“I like making fun of things and have a dark sense of humor,” says Marlon Wayans, who along with his brothers Keenen Ivory, Damon and Shawn have built a reputation on making outrageous lampoons of popular films. “I look at dark things and try to find what’s funny about it. Maybe that’s my nervous reaction in life because I don’t like to be sad or scared and would rather be happy.” Written and produced by Marlon Wayans and Rick Alvarez and directed by Michael Tiddes, “A Haunted House 2” takes place a year after the first film. Malcolm (Marlon Wayans) has moved on and has left his girlfriend Kisha (Essence Atkins) who we saw in the first film for a ‘white chick’ called Megan (Jaime Pressly). When we first meet him, he’s moving into a new home with Megan and her two kids played by Ashley Rickards and Steele Stebbins and it isn’t long before he finds himself in a perfect storm of paranormal activity and is once again plagued by bizarre occurrences in the home.
Cedric the Entertainer as Father Williams and Marlon Wayans as Malcolm – Photo Credit- Will McGarry
A slight budget boost this second time around “gave us the ability to bring in a bigger cast and fresh points of view,” says Alvarez of the sequel. “We have all kinds of different people in this movie and that makes it a bigger, richer experience.” In addition to Wayans, returning from the first film are Essence Atkins, Dave Sheridan, Cedric the Entertainer and Affion Crockett who reprises his role as Malcolm’s comical cousin Ray-Ray. Like its predecessor, there’s a string of crude gags, and as usual Marlon finds any excuse to show various male organs and bodily functions. There is a sex scene with the creepy doll from “The Conjuring” which they discover in their new home that plays ten minutes too long and a wild exaggeration of stereotypical behavior. Black men dating white women jokes, black people loving chicken jokes and every Latino stereotype you can think of. No race or stereotype is safe in this movie, but it’s all in good humor for that’s a Wayans specialty.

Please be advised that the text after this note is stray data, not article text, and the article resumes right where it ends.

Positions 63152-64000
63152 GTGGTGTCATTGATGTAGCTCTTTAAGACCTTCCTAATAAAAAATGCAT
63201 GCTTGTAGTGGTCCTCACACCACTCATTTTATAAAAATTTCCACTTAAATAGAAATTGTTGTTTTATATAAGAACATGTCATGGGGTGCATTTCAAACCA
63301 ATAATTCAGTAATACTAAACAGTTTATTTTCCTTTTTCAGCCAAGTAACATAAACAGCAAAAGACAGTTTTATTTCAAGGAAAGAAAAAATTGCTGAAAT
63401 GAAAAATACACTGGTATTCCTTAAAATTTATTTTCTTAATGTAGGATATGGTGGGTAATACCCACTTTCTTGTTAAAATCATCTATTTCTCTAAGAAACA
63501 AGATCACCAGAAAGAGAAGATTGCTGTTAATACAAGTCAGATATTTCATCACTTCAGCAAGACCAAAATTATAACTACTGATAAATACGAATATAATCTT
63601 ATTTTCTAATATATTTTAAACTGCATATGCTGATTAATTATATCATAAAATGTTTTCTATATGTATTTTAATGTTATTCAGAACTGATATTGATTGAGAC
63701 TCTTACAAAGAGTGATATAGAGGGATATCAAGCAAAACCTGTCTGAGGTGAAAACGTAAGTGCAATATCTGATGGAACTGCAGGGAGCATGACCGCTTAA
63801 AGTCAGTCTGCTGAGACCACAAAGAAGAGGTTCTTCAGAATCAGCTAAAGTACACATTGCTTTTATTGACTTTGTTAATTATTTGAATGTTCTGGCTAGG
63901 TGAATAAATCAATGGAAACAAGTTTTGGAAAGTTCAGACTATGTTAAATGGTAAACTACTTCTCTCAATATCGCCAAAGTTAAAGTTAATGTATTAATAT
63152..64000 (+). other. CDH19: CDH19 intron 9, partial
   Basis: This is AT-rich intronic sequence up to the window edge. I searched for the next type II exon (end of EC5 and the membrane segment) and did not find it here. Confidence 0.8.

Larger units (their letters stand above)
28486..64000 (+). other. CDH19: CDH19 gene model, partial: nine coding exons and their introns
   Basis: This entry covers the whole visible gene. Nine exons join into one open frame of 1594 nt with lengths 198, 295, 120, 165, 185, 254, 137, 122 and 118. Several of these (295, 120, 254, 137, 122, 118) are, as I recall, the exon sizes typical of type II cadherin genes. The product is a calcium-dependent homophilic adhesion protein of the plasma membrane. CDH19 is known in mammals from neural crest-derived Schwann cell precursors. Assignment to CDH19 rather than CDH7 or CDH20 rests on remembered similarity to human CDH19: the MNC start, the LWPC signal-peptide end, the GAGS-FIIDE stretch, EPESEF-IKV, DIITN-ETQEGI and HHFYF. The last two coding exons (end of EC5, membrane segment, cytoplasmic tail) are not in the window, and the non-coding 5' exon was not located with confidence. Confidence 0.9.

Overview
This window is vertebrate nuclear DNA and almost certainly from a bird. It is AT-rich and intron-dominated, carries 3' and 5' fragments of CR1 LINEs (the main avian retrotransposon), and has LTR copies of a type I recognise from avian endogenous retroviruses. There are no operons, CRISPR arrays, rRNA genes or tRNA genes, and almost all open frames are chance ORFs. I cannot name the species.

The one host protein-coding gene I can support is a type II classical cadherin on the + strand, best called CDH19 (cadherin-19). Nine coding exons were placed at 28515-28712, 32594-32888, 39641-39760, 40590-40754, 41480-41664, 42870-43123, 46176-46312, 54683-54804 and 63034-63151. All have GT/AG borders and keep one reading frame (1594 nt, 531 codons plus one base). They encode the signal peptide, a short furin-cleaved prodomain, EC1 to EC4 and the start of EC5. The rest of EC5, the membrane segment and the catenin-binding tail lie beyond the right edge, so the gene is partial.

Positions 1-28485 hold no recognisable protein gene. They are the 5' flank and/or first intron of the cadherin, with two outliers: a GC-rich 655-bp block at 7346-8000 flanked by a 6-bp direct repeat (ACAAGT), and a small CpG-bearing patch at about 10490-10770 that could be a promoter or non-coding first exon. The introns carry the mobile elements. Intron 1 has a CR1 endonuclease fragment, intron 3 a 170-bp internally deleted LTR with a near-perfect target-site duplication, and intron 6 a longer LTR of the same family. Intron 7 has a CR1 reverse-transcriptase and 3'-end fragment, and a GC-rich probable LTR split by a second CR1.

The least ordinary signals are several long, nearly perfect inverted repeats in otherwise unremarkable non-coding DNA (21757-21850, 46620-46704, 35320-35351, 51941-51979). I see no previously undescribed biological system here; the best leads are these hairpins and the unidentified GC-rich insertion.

Abigail and Marlon Wayans as Malcolm Photo Credit- Will McGarry
“We Wayans are equal opportunity offenders,” Marlon continues, “It’s never meant to hurt feelings and it’s always meant to bring light and laughs. They are things we knew would make people uncomfortable that we pulled out. We had a run that Cedric did about Catholic priests but it gets uncomfortable and even though it’s funny to us, we cut it down. Comedy is subjective, but if it’s offensive to the majority of the people I will take it out because I want the majority of the laughs.” To get your money’s worth, you need to be familiar with recently released horror flicks such as “The Conjuring,” “Sinister,” “Possession” and “Insidious” as it lifts scenes from these movies, adds a joke or two, and crafts a whole new movie from them.
At times the film is uproariously funny and the biggest laughs are the scenes involving Cedric the Entertainer who briefly returns as Father Williams, the dubious priest who became a man of the cloth while serving a 20-year jail sentence. Like all spoofs, if you have seen the movies they are spoofing you will get the jokes but even if you haven’t, you will still find yourself laughing. Ultimately, Marlon just wants his audience to have a good time. “Come to the movie. I hope you feel better when you leave. I hope you laughed; I hope you got your 14 dollars worth of laughs.” With audacious punch lines, over-the-top gags and unapologetic humor, it only seeks mindless fun and entertainment, and it succeeds at that level. “I just want people to go be a kid again,” he adds. “Go find their smile for at least an hour and a half and enjoy themselves.”
Samantha Ofole-Prince serves as the Senior Entertainment Editor for Trendy Africa. She covers industry-specific news that includes television and film.